And, of course, they would be able to sell oil, which they are not able to do now, and to get the proceeds from the sale of oil. But, again, let's remember why those sanctions were put in place. Those sanctions were put in place to get around to agree to curb its nuclear program and to make sure that Iran cannot acquire a nuclear weapon.
And we have lived the opposite. We have lived — it's not a thought experiment — for the last several years, since President Trump decided to withdraw from the deal, we have seen Iran with an unconstrained nuclear program and with a more aggressive regional behavior. So that experiment has failed.
The constraints that Iran agreed to in the Iranian nuclear deal, the original 2015 deal, includes sunsets.
One of the first major sunsets are in 2023, after which they would be allowed to manufacture advanced centrifuges. Why is a deal worth it still today, even though that sunset when it comes to manufacturing advanced centrifuges is only a year away?
So, first of all, that's not precisely what happens.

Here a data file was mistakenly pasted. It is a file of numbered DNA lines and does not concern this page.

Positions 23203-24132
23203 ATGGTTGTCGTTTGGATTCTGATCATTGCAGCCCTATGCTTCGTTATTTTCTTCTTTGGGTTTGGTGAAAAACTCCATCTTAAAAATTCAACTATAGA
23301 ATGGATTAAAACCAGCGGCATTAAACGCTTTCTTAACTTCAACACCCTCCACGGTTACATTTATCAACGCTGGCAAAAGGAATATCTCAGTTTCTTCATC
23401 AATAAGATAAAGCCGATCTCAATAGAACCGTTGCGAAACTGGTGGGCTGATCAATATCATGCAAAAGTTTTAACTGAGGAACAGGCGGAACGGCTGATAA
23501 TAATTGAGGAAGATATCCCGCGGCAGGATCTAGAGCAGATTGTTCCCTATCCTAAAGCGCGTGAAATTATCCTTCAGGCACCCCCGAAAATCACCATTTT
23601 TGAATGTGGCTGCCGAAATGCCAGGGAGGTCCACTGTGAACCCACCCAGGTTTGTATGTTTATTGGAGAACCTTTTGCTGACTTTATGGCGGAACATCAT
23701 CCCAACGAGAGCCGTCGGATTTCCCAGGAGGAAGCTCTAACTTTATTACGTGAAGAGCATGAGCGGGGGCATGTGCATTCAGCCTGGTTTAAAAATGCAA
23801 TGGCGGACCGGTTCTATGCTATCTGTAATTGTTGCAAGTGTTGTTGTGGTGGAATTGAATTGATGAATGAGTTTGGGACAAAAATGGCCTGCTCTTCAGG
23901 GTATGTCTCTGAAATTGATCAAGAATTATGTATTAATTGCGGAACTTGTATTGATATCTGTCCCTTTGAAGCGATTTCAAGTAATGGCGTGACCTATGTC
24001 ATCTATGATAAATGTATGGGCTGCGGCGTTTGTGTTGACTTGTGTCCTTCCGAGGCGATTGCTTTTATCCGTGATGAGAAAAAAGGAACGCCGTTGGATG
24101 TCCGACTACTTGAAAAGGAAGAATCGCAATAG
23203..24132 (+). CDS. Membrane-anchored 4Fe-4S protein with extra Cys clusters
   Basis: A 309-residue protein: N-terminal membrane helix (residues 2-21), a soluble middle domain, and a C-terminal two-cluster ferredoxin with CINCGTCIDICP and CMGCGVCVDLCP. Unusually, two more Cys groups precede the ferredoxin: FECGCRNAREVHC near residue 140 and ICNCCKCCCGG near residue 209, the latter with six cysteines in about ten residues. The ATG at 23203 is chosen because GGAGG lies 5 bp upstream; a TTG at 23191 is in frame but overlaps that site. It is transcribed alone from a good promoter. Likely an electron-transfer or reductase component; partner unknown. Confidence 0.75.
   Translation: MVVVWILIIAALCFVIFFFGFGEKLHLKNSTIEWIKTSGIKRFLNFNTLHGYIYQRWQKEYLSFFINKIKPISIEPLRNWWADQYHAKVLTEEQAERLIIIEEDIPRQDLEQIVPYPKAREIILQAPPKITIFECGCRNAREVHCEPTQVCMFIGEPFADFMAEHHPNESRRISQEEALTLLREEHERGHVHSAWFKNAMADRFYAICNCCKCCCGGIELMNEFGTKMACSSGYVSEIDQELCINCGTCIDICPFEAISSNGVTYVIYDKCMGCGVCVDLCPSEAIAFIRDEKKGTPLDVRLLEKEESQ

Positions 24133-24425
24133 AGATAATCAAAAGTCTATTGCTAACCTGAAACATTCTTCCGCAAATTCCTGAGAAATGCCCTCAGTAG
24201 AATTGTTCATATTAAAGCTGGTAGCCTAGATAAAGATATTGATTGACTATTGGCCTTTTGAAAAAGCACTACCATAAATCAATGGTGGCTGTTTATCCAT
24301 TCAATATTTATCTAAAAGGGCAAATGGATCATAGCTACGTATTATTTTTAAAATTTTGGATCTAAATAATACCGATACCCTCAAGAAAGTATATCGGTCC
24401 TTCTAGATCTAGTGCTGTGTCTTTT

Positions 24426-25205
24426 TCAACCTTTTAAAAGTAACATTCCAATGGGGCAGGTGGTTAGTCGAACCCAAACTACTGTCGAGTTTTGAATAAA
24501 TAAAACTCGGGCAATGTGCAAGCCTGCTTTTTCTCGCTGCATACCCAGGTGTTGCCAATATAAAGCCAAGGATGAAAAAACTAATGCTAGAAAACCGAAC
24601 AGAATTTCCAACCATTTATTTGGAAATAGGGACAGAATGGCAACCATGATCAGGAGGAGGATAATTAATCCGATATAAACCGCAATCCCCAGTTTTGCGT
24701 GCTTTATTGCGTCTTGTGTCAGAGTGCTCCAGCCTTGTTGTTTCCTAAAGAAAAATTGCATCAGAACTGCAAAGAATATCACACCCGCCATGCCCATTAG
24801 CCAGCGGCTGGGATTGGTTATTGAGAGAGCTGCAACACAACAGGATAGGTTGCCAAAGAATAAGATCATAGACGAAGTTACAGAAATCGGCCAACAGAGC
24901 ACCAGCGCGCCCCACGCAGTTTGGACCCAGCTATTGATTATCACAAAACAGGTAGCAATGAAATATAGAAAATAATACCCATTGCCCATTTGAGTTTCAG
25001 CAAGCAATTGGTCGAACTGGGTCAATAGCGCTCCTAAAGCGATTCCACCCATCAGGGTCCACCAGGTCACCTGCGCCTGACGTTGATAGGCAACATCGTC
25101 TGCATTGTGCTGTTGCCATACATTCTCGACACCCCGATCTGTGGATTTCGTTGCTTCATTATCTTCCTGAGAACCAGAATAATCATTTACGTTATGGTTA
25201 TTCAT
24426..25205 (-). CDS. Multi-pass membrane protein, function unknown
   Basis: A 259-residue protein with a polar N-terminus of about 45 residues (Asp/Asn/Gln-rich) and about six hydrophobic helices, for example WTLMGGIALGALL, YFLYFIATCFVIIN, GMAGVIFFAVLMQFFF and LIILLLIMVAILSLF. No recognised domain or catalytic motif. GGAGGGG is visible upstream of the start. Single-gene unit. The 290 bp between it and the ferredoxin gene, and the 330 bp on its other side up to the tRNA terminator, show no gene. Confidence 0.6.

In 2023, they can do more research and development on some advanced centrifuges. They cannot install them. But let's put it this way. The main constraints, which is a constraint that puts the wrong several months away from having enough fissile material for one bomb, that would last until 2031.
The situation we're in today, as a result of the decision to withdraw from the deal, is, Iran is only a handful of weeks away from having enough fissile material for a bomb. So, again, we have to compare this to the reality we're living today, if we could get a deal that would put Iran back several months away from being able to have enough fissile material for a bomb.
The Europeans have said this is the final deal. Is it?
Robert Malley; The European — what the European Union has said — and they are the coordinator — is that they believe that negotiations over this text have exhausted their usefulness and don't see the — they don't see that they can be improved through continued talks.